Judith Carroll & Co

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ulster 3The Anglo-Normans had a major impact on the country, in particular in the south and east of the country and in relation to the development of the border area. Their mottes and later structures are distributed widely in the areas they conquered. Later, defensive castles were built to defend their territories, and in many areas to defend the Pale from the land beyond the border, as will be shown.

The plantation of the border counties took place by Scottish and English settlers, a large percentage of which were Presbyterian in the 17th century. Towns and the linen industry developed throughout the 17th and 18th centuries and Presbyterian meetinghouses were built mainly during the 18th and 19th centuries. Other buildings such as Orange Lodges are a feature of this culture. Large estates evolved in the 18th and 19th century, held by mainly the Protestant gentry. During the Second World War, the six northern counties, as part of the United Kingdom prepared for defence and several features such as pill boxes and concrete bunkers still remain.

In later years, the north's well known troubles developed and fortified British Army structures were built on the crossing points between the Republic and the United kingdom and as well as in many 'hotspots' around the border areas. These are being dismantled at present but several army structures remain in place.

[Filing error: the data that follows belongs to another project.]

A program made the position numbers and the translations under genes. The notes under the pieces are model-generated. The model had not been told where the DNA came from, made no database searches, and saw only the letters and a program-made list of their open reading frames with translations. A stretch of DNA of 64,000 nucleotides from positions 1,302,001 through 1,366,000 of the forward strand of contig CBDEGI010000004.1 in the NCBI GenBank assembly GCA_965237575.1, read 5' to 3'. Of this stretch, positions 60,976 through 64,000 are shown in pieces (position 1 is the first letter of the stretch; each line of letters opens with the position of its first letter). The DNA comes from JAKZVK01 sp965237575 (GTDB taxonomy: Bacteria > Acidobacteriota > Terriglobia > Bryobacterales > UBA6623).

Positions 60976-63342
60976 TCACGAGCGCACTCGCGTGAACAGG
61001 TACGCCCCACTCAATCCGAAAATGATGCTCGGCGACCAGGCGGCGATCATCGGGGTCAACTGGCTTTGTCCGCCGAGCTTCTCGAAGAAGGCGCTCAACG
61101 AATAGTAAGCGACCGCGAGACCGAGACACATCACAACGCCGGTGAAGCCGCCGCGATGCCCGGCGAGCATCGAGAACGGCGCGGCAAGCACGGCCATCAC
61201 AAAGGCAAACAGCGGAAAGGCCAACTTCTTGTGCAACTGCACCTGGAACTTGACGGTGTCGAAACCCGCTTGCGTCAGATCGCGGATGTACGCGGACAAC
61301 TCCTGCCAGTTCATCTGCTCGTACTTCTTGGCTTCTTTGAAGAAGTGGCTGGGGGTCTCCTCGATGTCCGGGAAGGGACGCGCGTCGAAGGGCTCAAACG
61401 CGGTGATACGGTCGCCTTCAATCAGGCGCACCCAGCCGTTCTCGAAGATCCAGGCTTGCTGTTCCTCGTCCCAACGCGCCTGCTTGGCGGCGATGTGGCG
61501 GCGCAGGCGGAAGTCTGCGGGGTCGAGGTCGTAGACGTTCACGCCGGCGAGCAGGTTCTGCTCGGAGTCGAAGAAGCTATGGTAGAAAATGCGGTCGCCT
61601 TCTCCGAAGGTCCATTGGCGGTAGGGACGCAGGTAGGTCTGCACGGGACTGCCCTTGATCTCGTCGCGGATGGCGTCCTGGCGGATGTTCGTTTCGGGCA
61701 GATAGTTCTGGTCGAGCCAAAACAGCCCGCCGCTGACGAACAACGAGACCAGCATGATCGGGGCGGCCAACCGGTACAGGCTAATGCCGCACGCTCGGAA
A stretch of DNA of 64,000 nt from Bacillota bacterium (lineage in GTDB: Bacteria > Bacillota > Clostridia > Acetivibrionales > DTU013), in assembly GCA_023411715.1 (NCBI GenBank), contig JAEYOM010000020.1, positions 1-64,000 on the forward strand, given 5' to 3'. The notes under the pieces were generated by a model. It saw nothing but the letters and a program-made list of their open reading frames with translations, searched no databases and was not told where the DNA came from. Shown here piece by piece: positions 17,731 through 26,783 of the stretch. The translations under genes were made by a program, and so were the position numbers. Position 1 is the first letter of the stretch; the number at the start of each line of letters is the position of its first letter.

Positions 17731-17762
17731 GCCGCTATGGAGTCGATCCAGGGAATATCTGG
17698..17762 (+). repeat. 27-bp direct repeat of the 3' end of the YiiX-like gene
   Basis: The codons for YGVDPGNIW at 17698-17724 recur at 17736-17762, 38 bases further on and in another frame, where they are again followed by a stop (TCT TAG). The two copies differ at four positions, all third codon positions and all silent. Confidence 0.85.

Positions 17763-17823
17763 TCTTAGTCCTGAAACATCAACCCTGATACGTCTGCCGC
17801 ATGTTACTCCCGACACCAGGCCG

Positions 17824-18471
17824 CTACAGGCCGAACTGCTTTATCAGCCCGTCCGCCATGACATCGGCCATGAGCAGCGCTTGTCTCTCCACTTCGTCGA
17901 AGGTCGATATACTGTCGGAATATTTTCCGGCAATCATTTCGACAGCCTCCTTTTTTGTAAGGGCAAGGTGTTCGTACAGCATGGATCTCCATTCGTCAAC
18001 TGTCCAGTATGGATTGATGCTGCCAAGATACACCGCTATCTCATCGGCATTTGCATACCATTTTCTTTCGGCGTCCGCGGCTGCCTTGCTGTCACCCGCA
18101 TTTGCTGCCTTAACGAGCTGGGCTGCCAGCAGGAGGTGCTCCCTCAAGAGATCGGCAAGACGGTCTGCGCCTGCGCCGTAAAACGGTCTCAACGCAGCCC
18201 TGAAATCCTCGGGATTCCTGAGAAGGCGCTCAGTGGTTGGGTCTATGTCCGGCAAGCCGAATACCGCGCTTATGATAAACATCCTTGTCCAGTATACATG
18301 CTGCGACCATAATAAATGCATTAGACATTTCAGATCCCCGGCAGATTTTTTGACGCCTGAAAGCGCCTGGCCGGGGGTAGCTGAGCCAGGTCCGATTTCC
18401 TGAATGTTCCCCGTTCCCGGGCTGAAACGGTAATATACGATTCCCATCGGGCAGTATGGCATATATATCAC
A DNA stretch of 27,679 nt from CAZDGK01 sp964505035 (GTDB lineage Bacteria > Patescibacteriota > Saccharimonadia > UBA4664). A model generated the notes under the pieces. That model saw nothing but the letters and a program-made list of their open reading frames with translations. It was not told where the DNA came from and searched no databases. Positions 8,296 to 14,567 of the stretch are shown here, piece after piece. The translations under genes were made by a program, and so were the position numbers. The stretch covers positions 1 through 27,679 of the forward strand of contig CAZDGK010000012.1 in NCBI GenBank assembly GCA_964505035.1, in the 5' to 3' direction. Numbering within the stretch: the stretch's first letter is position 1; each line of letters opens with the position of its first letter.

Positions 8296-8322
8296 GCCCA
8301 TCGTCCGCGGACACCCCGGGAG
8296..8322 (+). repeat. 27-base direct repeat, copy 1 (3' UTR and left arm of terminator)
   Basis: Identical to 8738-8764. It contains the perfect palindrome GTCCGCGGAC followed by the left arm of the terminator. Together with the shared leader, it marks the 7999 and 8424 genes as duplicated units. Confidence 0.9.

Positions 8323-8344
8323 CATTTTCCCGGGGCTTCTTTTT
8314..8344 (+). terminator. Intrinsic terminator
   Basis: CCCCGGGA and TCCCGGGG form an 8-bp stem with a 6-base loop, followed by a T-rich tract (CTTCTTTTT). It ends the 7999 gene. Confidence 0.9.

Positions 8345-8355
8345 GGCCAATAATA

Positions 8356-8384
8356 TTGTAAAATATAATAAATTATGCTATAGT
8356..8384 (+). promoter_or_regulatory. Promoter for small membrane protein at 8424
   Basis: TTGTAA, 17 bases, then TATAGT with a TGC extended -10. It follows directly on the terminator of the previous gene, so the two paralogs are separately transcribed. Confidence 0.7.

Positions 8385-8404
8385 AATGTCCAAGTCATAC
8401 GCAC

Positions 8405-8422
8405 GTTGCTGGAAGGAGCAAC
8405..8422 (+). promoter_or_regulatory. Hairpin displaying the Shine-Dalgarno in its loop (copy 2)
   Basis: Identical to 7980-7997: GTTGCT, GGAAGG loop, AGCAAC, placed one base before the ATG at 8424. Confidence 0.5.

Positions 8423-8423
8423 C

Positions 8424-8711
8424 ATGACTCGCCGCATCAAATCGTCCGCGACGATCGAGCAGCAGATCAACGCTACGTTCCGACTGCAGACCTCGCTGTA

Photographs and descriptions of the sites illustrating the rich history and archaeology of the border counties of Louth, Monaghan and the southern parts of Armagh and Down are given both in the website www.borderlands-ireland.com.




Judith Carroll & Co Ltd
Archaeological Consultants
Ballybrack Road 
Dublin 18 

Tel: 01 6705067
Mobile: 087-9968819/ 087-3810933
Email: info@judithcarrollandco.ie
Website: www.judithcarrollandco.ie

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